Surveyors: Salary, career path, job outlook, education and more
- Education Required
- Surveyors typically need a bachelors degree because they work with sophisticated technology and math. Some colleges and universities offer bachelors degree programs specifically designed to prepare students to become licensed surveyors. Many states require individuals who want to become licensed surveyors to have a bachelors degree from a school accredited by ABET. A bachelors degree in a closely related field, such as civil engineering or forestry, is sometimes acceptable as well. An associates degree may be sufficient in some cases with additional training.
- Training Required
- In order to become licensed, most states require approximately 4 years of work experience and training under a licensed surveyor after obtaining a bachelors degree. Other states may allow substituting more years of work experience and supervised training under a licensed surveyor in place of education.
- Job Outlook
The projected percent change in employment from 2016 to 2026: 11% (Faster than average)
(The average growth rate for all occupations is 7 percent.)
- All 50 states and the District of Columbia require surveyors to be licensed before they can certify legal documents that show property lines or determine proper markings on construction projects. Candidates with a bachelors degree usually must work for several years under the direction of a licensed surveyor in order to qualify for licensure.
- Median pay: How much do Surveyors make?
- $59,390 Annual Salary
- $28.56 per hour
Surveyors make precise measurements to determine property boundaries. They provide data relevant to the shape and contour of the Earths surface for engineering, mapmaking, and construction projects.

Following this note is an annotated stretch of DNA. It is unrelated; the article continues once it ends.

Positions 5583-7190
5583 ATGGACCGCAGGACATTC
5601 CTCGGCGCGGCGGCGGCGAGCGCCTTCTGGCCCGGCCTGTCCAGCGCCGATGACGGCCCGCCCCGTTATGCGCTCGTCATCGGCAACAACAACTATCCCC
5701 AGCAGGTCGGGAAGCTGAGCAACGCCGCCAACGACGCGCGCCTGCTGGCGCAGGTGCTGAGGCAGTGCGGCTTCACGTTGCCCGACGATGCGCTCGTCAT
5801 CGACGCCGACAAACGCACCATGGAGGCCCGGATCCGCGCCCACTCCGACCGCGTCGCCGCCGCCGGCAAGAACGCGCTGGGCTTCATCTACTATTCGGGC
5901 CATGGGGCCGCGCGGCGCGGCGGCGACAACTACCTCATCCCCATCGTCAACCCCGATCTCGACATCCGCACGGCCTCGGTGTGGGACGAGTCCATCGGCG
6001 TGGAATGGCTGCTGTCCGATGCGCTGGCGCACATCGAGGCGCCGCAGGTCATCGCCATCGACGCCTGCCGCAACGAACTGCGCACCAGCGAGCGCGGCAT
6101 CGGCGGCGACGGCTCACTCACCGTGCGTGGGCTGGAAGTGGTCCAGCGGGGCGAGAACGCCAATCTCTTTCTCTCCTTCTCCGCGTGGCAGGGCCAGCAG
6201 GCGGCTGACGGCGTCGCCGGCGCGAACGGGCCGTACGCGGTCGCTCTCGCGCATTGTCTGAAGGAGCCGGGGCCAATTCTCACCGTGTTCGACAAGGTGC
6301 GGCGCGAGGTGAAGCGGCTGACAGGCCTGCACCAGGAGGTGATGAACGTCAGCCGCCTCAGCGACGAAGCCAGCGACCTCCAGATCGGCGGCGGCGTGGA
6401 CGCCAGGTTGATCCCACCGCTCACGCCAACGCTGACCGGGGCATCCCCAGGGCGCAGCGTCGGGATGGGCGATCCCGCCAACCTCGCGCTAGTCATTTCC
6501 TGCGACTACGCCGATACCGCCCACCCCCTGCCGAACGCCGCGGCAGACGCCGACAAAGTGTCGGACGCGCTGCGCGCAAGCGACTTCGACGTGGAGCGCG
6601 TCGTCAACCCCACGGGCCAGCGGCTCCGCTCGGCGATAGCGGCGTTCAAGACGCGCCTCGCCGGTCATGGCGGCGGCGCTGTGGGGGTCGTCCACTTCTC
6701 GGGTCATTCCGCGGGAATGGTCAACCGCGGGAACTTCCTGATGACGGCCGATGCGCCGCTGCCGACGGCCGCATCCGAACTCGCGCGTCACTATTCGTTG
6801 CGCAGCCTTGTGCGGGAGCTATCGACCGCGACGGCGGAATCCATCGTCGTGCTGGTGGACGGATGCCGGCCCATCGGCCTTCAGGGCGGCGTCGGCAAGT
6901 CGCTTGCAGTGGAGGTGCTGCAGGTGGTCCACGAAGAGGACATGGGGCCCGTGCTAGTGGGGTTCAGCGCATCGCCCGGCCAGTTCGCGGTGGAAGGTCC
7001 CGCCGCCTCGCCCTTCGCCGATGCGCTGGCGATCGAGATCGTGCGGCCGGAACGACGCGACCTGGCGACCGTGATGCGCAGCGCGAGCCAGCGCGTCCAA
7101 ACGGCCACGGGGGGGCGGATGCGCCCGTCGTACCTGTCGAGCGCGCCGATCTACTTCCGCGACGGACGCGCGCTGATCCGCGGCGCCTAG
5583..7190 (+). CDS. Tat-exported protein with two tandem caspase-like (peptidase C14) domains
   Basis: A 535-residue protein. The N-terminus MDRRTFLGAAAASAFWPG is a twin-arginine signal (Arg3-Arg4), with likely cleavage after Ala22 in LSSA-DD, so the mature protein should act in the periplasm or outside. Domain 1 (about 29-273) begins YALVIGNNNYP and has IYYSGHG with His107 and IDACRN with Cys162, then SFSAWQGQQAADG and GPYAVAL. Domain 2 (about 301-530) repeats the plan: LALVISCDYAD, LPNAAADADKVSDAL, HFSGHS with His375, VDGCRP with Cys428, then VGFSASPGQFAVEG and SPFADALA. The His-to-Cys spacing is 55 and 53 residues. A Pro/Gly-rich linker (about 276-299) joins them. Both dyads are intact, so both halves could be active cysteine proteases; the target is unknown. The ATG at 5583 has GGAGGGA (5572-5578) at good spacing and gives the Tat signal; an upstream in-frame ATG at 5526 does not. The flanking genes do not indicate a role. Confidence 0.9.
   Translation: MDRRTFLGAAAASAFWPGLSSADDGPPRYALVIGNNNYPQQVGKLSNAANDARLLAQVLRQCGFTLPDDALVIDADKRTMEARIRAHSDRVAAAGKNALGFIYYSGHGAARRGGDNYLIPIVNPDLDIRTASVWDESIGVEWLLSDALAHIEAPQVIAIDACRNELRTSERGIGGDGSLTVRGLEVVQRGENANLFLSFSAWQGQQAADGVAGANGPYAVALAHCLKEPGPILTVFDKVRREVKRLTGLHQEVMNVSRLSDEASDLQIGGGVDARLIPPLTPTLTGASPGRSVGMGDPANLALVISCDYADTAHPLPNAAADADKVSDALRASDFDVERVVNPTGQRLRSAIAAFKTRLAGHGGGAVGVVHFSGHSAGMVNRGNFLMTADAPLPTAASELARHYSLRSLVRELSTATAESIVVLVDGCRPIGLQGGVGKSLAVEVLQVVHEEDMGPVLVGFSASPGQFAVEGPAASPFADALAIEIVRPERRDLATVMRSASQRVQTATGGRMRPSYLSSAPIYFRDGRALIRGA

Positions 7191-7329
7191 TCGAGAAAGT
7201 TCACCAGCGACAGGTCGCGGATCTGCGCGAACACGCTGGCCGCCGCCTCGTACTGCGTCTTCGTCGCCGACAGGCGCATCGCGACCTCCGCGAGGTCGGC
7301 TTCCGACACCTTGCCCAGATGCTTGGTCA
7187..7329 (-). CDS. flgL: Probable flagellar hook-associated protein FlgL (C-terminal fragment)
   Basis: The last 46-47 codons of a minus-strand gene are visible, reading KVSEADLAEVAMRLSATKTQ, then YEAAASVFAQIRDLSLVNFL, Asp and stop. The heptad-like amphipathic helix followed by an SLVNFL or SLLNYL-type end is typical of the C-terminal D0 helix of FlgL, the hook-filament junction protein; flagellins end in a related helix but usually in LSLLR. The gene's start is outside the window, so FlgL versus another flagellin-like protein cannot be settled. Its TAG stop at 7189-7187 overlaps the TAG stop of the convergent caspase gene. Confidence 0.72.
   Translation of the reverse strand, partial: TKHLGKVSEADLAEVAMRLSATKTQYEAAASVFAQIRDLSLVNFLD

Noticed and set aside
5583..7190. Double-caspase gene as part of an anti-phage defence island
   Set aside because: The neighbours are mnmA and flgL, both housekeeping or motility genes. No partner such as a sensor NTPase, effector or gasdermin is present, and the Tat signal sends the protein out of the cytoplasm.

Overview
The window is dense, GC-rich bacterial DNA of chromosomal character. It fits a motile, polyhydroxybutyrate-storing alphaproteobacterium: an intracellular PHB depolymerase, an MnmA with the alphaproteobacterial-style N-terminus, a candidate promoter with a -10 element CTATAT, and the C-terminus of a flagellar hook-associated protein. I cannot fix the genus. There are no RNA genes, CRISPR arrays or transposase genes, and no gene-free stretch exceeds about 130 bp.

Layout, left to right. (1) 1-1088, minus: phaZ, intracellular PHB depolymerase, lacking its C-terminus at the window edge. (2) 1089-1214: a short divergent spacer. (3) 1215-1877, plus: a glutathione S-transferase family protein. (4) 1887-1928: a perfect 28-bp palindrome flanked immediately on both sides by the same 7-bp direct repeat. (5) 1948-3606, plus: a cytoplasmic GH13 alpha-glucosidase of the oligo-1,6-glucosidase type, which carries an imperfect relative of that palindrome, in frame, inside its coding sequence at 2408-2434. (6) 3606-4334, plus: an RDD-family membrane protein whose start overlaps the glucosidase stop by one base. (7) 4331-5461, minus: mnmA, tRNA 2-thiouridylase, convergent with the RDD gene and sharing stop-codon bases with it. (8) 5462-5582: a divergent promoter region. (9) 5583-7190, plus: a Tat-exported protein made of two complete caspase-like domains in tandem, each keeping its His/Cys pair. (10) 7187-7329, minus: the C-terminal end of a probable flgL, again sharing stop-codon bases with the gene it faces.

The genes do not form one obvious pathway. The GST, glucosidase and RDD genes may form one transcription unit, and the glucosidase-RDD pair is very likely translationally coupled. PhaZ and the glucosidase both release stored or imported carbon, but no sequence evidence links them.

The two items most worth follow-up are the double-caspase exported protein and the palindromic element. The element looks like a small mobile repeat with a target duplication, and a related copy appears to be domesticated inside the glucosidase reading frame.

Surveyors typically do the following:
- Measure distances and angles between points on, above, and below the Earths surface
- Travel to locations and use known reference points to determine the exact location of important features
- Research land records, survey records, and land titles
- Look for evidence of previous boundaries to determine where boundary lines are located
- Record the results of surveying and verify the accuracy of data
- Prepare plots, maps, and reports
- Present findings to clients and government agencies
- Establish official land and water boundaries for deeds, leases, and other legal documents and testify in court regarding survey work
Surveyors mark and document the location of legal property lines. For example, when a house or commercial building is bought or sold, surveyors may mark property boundaries to prevent or resolve disputes. They use a variety of measuring equipment depending upon the type of survey.
When taking measurements in the field, surveyors make use of the Global Positioning System (GPS), a system of satellites that locates reference points with a high degree of precision. Surveyors use handheld GPS units and automated systems known as robotic total stations to collect relevant information about the terrain they are surveying. Surveyors then interpret and verify the results on a computer.
Surveyors also use Geographic Information Systems (GIS)technology that allows surveyors to present spatial information visually as maps, reports, and charts. For example, a surveyor can overlay aerial or satellite images with GIS data, such as tree density in a given region, and create digital maps. They then use the results to advise governments and businesses on where to plan homes, roads, and landfills.
Although advances in surveying technology now allow many jobs to be performed by just one surveyor, other jobs may be performed by a crew, consisting of a licensed surveyor and trained surveying technicians. The person in charge of the crew, known as the party chief, may be either a surveyor or a senior surveying technician. The party chief leads day-to-day work activities.
The following are examples of types of surveyors:
Careers for Surveyors
- Boundary or land surveyors
- Boundary surveyors
- City surveyors
- Construction surveyors
- County surveyors
- Engineering or construction surveyors
- Engineering surveyors
- Forensic surveyors
- Geodetic surveyors
- Geophysical prospecting surveyors
- Hydrographic surveyors
- Land surveyors
- Marine or hydrographic surveyors
- Marine surveyors
- Mine surveyors
- Mineral surveyors
- Party chiefs
- Registered land surveyors
- Resource extraction surveyors
- Topographical surveyors